The Mentoring Room - Ask the Working Pros

Mentoring Room

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This is a Public Topic geared towards first-time filmmakers. Professional members of The D-Word will come by and answer your questions about documentary filmmaking.

Matt Dubuque
Pro

Good morning,

I'm currently outputting video in H.264 format with my Canon 5d Mark II.

I'm informed that if I import the footage into Final Cut Pro it will need to be transcoded. I know there are various transcoders available, including from Canon.

I'm also informed if I import this same footage into Adobe Premiere Pro that zero transcoding will be necessary.

I can use either program. I am comfortable with each.

I just want my end result to be the highest quality image and I don't want to start off on the wrong foot by introducing more distortion and noise into the process than is absolutely necessary.

Isn't it true that every time you introduce transcoding or format conversion into a process that you will harm the image, even if it is in some minor way?

I'm very well aware of the relative merits of FCP and Adobe Premiere. My question is only about this initial transcoding step.

The Apple folks tell me there is zero harm to the image caused by this transcoding.

Must I believe them?

Thanks so much!

Matt Dubuque

Andy Schocken
Pro

I don't know anything about premiere, but I wouldn't worry about transcoding to prores for FCP (except how much *%&! time and disk space it will take). If you have FCP7, use prores lt, if you have FCP6, use prores. Nearly everyone using the 5d is doing it this way.

Matt Dubuque
Pro

Hi Andy, thanks for responding!

I understand this is the widespread practice.

But given the very high compression of this H.264 codec and the distortions that inevitably seem to occur in other transcoding processies that I know of, I'm wondering if I might get a 2% (rough guess) better image if I import it natively into Adobe Premiere.

Because I am going to a very large screen, I need every tiny advantage I can possibly get.

Andy Schocken
Pro

That's beyond my pay-grade technically. My guess is that whatever minuscule compression artifacts may arise from converting to prores would be dwarfed by a whole set of technical issues, such as motion judder or the aliasing issues of the 5d sensor. (I probably shouldn't tell you that regardless of the level of technical perfection you achieve, the projector or projectionist will destroy it at 98% of the venues it will ever play.)

That said, if you want to talk tech, you'll get a better response at some other boards than you will at d-word. Try these:

http://www.cinema5d.com/index.php
http://www.dvinfo.net/forum/
http://www.dvxuser.com/V6/

Matt Dubuque
Pro

Thanks for the pointers to other forums Andy, I appreciate it.

Given the mulitiplicity of problematic artifacts and the overwhelming majority of 5D users who transcode their files, it seems plausible that some of those artifacts may be attributable to the transcoding process.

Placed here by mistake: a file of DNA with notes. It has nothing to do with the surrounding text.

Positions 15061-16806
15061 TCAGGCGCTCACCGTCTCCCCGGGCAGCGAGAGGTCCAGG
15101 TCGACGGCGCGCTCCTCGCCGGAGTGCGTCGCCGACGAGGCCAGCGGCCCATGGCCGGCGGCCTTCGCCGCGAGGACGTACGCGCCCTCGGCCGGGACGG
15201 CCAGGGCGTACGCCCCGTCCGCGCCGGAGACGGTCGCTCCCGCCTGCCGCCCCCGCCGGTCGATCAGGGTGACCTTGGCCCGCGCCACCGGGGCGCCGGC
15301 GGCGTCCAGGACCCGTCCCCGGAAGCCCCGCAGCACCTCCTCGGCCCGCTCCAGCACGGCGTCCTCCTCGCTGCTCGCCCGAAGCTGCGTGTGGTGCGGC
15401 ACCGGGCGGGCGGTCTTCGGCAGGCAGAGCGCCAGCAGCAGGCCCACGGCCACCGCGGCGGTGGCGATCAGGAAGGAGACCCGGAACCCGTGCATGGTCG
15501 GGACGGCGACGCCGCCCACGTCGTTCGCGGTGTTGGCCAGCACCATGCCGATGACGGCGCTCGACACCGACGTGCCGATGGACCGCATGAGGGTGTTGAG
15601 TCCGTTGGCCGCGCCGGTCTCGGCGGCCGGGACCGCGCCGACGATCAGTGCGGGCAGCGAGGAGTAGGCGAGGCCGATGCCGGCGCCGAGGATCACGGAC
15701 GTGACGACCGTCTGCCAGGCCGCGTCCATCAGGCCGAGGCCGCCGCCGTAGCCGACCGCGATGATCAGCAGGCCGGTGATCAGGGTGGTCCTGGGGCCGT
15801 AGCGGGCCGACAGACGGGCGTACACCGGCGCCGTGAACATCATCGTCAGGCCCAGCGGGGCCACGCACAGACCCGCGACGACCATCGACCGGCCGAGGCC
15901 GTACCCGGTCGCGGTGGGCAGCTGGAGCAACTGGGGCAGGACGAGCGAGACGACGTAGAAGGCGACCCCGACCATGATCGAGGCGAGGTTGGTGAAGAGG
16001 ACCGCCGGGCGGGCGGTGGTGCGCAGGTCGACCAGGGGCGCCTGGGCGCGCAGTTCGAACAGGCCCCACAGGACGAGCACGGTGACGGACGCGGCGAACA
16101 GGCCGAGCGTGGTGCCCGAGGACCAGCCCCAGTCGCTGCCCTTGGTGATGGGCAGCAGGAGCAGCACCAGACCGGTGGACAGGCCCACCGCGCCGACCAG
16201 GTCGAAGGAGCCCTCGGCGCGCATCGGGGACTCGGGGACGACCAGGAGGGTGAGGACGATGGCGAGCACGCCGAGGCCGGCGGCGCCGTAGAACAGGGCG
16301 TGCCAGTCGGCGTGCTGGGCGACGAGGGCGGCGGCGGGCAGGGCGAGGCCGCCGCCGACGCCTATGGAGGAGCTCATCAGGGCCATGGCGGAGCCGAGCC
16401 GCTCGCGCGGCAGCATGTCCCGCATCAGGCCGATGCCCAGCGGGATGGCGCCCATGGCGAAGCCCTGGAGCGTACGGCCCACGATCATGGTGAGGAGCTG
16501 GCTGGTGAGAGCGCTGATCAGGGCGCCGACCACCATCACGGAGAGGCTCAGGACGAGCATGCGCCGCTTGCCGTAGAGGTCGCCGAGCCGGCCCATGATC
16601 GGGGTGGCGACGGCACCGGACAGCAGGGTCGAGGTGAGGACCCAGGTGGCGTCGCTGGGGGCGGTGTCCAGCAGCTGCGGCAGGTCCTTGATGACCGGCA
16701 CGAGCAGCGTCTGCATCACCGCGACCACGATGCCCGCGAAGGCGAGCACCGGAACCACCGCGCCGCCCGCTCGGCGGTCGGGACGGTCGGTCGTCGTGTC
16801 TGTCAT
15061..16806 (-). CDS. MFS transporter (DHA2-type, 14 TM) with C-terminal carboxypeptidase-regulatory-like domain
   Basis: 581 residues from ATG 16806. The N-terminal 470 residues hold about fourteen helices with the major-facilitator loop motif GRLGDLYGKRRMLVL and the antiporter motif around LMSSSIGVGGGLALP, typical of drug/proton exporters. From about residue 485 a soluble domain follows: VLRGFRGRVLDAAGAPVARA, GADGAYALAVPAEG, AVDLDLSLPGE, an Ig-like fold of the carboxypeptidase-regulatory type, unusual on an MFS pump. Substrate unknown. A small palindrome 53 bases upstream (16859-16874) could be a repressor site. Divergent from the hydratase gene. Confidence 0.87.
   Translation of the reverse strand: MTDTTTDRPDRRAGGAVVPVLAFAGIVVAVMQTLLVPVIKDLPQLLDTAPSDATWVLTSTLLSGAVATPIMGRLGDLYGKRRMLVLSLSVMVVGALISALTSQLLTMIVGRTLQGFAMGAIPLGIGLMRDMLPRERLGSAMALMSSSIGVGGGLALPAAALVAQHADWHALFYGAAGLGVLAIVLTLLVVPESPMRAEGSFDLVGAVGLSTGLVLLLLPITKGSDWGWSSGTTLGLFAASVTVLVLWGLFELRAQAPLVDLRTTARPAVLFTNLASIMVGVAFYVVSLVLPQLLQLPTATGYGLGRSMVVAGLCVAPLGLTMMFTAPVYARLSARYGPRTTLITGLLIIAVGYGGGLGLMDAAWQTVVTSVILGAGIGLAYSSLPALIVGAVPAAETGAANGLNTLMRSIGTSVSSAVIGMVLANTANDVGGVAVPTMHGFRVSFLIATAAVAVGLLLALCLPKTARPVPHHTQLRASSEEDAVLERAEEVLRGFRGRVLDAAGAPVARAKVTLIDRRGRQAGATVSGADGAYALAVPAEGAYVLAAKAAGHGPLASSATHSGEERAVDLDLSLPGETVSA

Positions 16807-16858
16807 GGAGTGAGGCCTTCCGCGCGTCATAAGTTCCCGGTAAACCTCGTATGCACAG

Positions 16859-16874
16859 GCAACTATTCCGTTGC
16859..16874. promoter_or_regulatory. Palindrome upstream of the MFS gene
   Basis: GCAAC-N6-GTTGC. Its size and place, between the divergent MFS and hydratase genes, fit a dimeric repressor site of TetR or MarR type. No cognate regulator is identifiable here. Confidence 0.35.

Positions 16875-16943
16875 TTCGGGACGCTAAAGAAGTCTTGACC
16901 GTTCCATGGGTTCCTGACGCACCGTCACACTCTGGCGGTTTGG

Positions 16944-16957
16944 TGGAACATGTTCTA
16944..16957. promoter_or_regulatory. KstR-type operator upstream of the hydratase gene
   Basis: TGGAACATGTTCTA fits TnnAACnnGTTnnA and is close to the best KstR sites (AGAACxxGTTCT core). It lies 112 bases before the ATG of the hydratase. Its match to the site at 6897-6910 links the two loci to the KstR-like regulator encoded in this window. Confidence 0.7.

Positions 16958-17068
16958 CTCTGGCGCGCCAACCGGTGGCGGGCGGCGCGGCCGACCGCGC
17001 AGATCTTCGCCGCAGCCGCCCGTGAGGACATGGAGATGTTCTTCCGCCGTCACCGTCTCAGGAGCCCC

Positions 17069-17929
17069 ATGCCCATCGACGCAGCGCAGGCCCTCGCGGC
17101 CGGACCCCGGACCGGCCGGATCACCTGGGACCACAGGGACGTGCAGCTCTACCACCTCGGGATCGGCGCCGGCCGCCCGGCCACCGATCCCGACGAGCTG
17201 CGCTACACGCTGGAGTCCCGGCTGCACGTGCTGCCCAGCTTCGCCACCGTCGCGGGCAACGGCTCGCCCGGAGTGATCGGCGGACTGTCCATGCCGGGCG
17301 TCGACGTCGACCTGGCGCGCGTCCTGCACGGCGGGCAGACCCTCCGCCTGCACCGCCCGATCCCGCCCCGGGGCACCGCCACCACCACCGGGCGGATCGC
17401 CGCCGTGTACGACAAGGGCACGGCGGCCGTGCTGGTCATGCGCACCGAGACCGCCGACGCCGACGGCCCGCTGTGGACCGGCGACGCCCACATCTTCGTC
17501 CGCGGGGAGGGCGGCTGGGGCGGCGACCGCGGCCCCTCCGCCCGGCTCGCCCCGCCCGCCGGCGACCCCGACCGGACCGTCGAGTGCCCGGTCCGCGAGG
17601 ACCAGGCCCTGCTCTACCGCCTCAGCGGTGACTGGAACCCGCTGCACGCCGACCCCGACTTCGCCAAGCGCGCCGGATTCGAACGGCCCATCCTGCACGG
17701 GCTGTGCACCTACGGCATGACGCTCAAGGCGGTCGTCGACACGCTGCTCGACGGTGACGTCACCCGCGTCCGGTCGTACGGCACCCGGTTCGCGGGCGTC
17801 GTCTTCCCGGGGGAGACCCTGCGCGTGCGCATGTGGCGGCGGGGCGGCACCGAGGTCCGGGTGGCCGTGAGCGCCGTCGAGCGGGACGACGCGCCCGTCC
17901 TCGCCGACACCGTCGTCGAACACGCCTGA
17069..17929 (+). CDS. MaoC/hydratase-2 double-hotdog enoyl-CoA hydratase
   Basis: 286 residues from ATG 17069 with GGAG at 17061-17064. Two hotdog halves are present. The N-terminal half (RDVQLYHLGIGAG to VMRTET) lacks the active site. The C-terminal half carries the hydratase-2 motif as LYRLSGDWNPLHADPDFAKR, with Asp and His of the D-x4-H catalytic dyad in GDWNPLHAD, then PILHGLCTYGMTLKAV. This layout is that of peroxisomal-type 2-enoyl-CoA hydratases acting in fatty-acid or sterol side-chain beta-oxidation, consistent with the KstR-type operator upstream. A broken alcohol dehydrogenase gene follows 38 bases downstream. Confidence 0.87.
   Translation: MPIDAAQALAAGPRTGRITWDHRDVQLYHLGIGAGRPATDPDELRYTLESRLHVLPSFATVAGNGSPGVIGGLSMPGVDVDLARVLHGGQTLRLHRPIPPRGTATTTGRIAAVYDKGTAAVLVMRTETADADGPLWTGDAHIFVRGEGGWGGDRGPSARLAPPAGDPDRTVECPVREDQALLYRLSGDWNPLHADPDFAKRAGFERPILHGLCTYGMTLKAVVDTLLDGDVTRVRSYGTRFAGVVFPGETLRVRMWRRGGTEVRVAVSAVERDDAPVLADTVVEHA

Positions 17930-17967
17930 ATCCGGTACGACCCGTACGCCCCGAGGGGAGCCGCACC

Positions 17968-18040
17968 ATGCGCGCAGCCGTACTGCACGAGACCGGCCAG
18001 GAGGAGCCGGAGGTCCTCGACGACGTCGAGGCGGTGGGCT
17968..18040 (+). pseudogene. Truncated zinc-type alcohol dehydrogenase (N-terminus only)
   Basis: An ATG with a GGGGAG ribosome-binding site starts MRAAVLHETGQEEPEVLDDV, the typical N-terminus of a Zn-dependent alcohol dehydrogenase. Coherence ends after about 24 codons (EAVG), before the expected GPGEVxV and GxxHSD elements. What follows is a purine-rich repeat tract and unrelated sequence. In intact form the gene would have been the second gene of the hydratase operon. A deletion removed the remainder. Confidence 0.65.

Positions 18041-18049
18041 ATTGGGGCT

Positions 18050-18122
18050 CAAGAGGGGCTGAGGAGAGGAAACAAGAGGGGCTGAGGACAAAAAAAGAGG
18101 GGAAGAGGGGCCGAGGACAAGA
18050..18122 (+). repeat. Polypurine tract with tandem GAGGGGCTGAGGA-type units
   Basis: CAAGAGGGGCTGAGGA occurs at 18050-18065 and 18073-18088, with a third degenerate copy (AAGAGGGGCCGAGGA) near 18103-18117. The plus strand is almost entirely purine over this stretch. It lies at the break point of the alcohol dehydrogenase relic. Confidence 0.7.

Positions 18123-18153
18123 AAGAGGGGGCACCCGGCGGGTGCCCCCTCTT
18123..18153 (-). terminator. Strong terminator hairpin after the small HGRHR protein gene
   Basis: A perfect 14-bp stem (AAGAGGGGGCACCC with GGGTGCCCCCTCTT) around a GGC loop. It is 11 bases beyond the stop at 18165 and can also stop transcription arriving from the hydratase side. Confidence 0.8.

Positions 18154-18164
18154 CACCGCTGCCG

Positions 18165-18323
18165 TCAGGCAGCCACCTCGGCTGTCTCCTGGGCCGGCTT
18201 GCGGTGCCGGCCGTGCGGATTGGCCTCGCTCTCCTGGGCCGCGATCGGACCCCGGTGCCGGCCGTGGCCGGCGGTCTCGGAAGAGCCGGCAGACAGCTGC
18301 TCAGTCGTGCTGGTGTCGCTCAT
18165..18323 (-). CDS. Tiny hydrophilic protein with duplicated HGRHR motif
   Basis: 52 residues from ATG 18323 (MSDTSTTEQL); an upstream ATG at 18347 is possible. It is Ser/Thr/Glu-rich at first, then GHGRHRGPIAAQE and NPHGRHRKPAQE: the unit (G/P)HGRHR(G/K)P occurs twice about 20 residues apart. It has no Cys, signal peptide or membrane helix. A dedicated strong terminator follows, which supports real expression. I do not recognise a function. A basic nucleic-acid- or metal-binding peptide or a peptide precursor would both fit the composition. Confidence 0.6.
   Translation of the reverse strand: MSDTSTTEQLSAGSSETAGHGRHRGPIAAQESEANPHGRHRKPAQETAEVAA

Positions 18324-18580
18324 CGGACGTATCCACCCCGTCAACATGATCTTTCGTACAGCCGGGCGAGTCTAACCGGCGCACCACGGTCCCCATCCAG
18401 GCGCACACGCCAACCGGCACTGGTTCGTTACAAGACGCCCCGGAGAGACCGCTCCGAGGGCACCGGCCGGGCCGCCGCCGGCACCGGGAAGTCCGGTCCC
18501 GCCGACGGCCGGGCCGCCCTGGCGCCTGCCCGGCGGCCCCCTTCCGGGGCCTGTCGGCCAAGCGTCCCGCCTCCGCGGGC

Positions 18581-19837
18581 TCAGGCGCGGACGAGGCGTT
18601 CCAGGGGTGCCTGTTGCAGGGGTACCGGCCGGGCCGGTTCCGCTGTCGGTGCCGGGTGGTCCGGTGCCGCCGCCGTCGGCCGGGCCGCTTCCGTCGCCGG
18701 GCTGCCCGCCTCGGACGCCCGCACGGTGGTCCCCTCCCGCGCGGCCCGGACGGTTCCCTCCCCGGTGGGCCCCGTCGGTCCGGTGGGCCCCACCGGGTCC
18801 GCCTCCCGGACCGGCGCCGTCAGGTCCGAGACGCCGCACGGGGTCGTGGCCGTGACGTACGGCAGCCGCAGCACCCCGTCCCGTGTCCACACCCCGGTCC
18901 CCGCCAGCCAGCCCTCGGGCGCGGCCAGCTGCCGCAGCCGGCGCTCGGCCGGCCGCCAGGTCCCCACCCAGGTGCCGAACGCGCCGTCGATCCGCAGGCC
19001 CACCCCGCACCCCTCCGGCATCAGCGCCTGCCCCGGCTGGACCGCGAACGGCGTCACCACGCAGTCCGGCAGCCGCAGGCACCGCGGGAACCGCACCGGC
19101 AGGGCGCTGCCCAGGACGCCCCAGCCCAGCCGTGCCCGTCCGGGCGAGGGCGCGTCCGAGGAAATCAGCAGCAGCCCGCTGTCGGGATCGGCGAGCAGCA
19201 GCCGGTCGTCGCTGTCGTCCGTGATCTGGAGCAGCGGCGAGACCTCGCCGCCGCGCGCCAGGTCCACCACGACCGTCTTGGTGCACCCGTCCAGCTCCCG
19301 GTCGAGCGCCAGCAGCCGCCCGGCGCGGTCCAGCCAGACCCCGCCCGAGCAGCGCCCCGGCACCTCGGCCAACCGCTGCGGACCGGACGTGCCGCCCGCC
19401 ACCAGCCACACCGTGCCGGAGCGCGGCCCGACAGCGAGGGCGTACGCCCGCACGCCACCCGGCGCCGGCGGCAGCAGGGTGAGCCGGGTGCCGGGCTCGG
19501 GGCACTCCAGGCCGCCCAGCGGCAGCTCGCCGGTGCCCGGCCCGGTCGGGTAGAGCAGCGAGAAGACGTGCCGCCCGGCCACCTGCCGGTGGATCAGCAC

A point in support of that is that even though many 5D users were saying that some of the transcoding programs available injected no problems into the workflow, Canon felt compelled to create a transcoding program of their own, on an expedited basis.

If there were no problems, why was Canon compelled to offer a transcoding program of their own and why the hurry?

But I'll bring my thoughts to those other fora.

Peter Brauer
Pro

matt, I use premiere pro with my 7D all the time. I would say not having to transcode is the primary reason why I do this. Also when you go to finish and export the adobe media encoder is a world above compressor. Personally I prefer adobe premiere for many reasons, but know if you want to bring in another editor you may run into problems.

Linda, don't assume your school will support anything. Mine never did even though I was paying 40k per year. I made a film about a video games and used tons of footage of the games without permission. We didn't paint the most positive picture of the games, but they left us alone. Fair use is your best friend. Learn it well, and you should be okay. Also if you do get sued you get tons of press. I would fly under your enemies radar until you are ready to screen. If you buy errors and omissions insurance before you screen, at least you will have an insurance company defending you from any suits.

Nick Brown
Fan

In reply to Peter Brauer's post on Wed 14 Jul 2010 :

Reading Peter's reply about fair use tempts me to ask generally: what are the best resources for researching fair use law? I've followed it casually for a while, but it seems to be a pretty unsettled area of the law and fairly controversial. Short of hiring expensive lawyers to consult throughout the process, I'm curious what are the best resources people would recommend to make oneself an "expert" (or at least a very good b.s.-er) on Fair Use?

Christopher Wong
Pro

USC also has a great resource. less well known than Stanford, but equally free...

contact:
Jack Lerner
Clinical Assistant Professor of Law
University of Southern California Gould School of Law
699 Exposition Blvd. Room 425
Los Angeles, CA 90089
213/740-9013
213/740-5502 fax
jlerner@law.usc.edu
http://law.usc.edu/iptlc

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